Egyptian parliament has finally passed the law to regulate Uber, Careem and other ride-hailing apps in the country. The law was reportedly in the works for more than two years.
It became urgent to pass the legislation for governing these companies when an Egyptian administrative court earlier this year ordered suspension of their services following a lawsuit filed by a group of taxi drivers who argued that drivers of these services are using private cars as taxis which is illegal.
Even though the companies were not immediately affected by the decision as they continued their operations but it created a lot of tension as Egypt is one of the most important markets for both Uber and Careem.
Later, the ruling of the administraitive court was suspended by Cairo Court of Urgent Matters, responding to an appeal by Uber and Careem.
The law passed by the parliament now requires the ride-hailing companies to obtain a five-year renewable license for a fee of ~$1.7 million (30 million EGP). The vehicle owners will also be required to obtain special licenses to drive for Uber and Careem by paying an annual fee in the range of $56-112 (1000-2000 EGP).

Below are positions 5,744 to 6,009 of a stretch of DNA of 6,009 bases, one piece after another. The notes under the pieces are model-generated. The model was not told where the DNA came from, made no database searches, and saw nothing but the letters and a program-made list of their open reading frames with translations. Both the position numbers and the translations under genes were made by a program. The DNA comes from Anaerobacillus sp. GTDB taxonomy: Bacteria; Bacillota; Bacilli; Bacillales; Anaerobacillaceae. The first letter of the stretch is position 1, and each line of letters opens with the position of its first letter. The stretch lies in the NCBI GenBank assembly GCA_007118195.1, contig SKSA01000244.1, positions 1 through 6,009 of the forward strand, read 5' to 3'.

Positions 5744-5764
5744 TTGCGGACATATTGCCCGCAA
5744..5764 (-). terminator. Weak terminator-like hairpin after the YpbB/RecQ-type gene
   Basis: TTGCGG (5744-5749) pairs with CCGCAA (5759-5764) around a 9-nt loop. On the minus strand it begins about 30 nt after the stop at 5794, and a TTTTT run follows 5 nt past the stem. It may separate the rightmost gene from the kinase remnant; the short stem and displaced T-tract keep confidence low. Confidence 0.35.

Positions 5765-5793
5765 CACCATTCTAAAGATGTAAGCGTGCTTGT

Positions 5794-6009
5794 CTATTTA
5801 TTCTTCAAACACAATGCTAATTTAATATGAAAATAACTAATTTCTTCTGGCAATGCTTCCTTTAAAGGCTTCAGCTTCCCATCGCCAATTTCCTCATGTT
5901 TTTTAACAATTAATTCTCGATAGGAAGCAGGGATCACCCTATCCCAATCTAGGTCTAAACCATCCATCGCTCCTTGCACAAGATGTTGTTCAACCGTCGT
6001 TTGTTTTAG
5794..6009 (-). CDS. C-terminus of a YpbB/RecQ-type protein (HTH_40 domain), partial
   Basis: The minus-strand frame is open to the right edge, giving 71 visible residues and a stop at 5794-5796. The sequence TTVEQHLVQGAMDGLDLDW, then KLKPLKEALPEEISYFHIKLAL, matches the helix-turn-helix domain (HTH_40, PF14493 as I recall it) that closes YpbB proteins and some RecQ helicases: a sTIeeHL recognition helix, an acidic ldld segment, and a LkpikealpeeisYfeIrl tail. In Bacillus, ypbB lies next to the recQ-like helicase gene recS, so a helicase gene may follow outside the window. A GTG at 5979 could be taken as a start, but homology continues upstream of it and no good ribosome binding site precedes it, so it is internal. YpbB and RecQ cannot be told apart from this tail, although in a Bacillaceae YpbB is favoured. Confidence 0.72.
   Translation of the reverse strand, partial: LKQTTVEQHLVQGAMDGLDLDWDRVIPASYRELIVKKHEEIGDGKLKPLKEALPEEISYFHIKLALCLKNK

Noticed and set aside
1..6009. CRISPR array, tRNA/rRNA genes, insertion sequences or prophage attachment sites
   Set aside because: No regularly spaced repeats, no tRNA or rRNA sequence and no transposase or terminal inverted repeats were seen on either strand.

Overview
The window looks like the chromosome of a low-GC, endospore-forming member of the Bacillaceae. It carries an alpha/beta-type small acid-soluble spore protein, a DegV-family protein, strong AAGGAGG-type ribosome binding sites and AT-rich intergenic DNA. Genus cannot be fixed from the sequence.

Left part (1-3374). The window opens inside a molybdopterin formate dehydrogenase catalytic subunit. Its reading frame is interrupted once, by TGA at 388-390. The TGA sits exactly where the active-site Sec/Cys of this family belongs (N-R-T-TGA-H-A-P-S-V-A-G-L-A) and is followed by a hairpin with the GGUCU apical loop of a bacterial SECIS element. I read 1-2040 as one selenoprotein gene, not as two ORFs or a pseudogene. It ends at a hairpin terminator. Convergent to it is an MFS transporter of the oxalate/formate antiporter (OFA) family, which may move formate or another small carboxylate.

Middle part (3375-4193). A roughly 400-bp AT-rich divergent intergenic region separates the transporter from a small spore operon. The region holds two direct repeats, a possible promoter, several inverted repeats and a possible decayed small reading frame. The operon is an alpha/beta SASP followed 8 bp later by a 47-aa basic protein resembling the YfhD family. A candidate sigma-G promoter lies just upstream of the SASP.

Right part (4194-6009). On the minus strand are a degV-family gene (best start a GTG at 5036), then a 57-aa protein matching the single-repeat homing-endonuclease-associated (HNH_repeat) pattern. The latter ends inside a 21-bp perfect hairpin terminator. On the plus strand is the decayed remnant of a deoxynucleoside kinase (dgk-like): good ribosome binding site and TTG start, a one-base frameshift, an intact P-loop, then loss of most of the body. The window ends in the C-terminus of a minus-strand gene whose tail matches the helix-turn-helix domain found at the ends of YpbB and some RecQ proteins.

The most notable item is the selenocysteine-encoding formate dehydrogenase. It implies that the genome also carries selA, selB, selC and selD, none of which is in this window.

According to Reuters, the law also requires ride-hailing companies to retain user data for 180 days and share it with the government authorities whenever requested.
Speaking about passing of the law, a Careem spokesperson told MENAbytes, “‘Today’ s vote and passage of the ride-hailing law marks a remarkable step for Egypt, Careem and our region. It is the first time in any of Careem’s operating markets that a regulatory framework for ride-hailing has emerged from a consultative legislative and parliamentary process.”
Tino Waked, the General Manager of Uber Egypt, sharing his thoughts about the development in a Facebook post, said, “Today marks a historical day for Uber and Egypt as the Parliament voted to pass the Ridesharing Regulations Bill becoming one of the pioneering countries globally to embrace the sharing economy. The new law will enable us to continue creating hundreds of thousands of work opportunities for Egyptians and transforming the way people get around.
“I could not be happier and more proud of this collective achievement by Uber, the entire industry and the public sector. For anyone following the news around the formulation of this law over the past 2+ years you will know how hard we have worked and the many challenges faced along the way. It has definitely been a memorable journey and rewarding experience,” he added.
Both the companies have been given six months to comply with the new regulations.
The law also needs final approval from President of the country.
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